With that common understanding, we then use a bi-directional approach in which local practices inform policy, and policy supports local efforts. To this end, we established the Illinois Education and Career Success Network with our partners Advance Illinois and the Illinois Student Assistance Commission to support communities in increasing meaningful and equitable postsecondary attainment. We have awarded the Leadership Community designation to 18 communities across Illinois that are using the collective impact approach to advance postsecondary attainment. We support those communities by building local capacity to develop and scale efforts by encouraging them to examine data to inform them where they are making progress and where more work is needed. Throughout our engagements, we center equity—from helping communities identify potential racial equity barriers through data to employing student voice in designing solutions to those barriers to considering racial equity-focused targets for their postsecondary attainment goals.

Furthermore, we believe that the most effective change is grounded in the experiences of and inputs from those most impacted by any system. We established a Student Advisory Council to gather feedback on how students experience various initiatives that the network supports. Network organizers also seek to understand what kinds of supports are helpful to students as they navigate the education system. Students have helped inform topics including how we discuss labor market information and the barriers students face in pursuing work-based learning opportunities.

Leadership Communities are a powerful vehicle in driving state policy implementation and helping to inform other regions about best practices for increasing postsecondary attainment.

Creating a Vision for the Future

JFF: What long-term outcomes do you envision as a result of your work, specifically your focus on equity and structural racism?

EdSystems: On a statewide level, we have identified five “big bets” to ensure that our state’s education and workforce systems not only create structures that enable pathways to opportunities but also truly lessen racial inequities and lead to tangible progress for our Black and Latinx students who have for far too long been underserved by these systems. Through these big bets, we’re working toward a number of long-term outcomes:

  • Increasing the number of high-quality pathway systems that are available in districts serving Black and Latinx students.
  • Ensuring pathway participation demographics reflect the school and community and are occurring at a scale to transform the school and community culture.
  • Making sure students, particularly in our targeted equity populations, earn the Illinois College and Career Pathway Endorsement and transition successfully to postsecondary.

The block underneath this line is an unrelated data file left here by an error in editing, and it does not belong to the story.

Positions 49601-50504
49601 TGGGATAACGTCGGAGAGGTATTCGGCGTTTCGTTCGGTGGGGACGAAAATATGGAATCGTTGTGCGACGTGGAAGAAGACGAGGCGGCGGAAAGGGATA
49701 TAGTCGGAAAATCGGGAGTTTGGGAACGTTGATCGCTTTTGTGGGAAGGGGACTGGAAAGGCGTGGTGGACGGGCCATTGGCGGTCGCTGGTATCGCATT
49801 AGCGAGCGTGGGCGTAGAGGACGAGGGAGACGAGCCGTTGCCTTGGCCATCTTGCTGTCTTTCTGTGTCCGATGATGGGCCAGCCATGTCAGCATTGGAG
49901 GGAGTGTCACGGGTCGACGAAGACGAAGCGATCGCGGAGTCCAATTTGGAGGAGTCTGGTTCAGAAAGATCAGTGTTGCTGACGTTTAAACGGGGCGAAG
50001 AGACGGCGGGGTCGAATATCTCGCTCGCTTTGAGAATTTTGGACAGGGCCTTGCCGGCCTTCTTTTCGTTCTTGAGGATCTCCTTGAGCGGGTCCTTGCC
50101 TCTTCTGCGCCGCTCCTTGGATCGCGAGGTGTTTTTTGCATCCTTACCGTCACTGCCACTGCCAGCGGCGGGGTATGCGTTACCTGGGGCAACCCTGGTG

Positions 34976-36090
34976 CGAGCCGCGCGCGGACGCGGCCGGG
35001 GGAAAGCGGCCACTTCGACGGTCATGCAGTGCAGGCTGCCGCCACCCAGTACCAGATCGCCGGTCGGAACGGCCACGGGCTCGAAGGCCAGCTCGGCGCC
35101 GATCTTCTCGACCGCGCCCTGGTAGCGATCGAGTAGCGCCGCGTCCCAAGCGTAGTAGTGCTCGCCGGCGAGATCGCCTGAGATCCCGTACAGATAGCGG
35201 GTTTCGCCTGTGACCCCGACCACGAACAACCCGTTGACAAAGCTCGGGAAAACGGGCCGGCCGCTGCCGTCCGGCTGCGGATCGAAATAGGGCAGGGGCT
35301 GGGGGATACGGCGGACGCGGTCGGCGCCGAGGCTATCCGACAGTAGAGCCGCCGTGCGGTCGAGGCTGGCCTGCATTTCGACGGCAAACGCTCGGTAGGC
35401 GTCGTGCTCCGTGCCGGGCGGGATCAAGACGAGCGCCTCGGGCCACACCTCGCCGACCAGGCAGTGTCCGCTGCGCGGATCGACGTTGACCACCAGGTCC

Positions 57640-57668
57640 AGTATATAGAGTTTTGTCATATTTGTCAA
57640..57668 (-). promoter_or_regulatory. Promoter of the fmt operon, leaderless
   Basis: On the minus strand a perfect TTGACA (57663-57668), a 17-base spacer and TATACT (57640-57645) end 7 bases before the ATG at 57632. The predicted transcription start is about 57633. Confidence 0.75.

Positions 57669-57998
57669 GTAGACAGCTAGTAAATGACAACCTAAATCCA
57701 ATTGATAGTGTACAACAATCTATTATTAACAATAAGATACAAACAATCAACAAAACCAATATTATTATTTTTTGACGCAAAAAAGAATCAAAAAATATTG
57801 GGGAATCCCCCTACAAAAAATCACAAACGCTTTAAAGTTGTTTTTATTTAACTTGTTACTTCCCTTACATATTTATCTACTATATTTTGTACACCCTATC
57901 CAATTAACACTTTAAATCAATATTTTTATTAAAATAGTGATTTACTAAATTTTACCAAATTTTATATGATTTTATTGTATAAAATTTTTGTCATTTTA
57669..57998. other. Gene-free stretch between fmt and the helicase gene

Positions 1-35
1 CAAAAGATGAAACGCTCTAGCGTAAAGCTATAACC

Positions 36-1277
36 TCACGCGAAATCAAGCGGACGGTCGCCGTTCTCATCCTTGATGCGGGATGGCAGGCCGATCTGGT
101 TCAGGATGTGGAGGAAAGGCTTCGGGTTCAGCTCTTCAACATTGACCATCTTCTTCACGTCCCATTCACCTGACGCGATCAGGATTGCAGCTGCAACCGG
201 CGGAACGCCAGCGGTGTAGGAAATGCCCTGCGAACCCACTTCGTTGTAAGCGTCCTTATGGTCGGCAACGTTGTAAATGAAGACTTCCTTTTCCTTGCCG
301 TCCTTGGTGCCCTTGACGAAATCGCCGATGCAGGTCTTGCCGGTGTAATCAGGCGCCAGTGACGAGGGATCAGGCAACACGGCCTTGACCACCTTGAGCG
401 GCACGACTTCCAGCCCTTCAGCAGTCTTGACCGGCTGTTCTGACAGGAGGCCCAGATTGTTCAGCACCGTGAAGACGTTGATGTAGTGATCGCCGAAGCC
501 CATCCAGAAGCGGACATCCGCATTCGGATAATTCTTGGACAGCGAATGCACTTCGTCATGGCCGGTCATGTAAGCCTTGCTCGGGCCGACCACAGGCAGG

• Scaling innovative work-based learning models to meet the needs of and break down barriers for all students, particularly Black and Latinx students, to increase participation in work-based learning across the continuum of experiences.
  • Establishing seamless pathways, transitions, and supports into postsecondary: working to scale and use an array of currency models to offer pathway students incentives from secondary to and through postsecondary and facilitate school district and college partnerships to expand dual credit offerings and remove access barriers.

At the same time, we are committed to building our team’s facilitative leadership competencies, promoting collaboration, distributing leadership, and strengthening a collective identity and purpose around our racial equity goals. Our supports for communities must not only include helping them to develop holistic systems for college and career readiness and pathways implementation but also focus on how they advance racial equity for students furthest from opportunity.

We will continue documenting and sharing what we learn from communities and partners around equity challenges through blog reflections as well as new resources and will focus on how we translate these learnings into actionable terms to support our stakeholders involved in the difficult work of systems implementation and racial equity within our schools.

The Work Ahead

Disrupting structural racism requires intentional effort, strategic partnership, and an inherent belief that the people who are most affected by systems of exclusion and oppression know what they need and thus are centered in all decision-making processes. EdSystems is only one of the intermediaries in the BEP network that has chosen to address structural racism through a systems change framework; many others are making similar strides in their respective communities. We are excited for the work ahead, recognizing that if every intermediary works intentionally to confront systems, policies, practices, and cultural norms that uphold structural racism, the education system will be much closer to our goal of racial equity.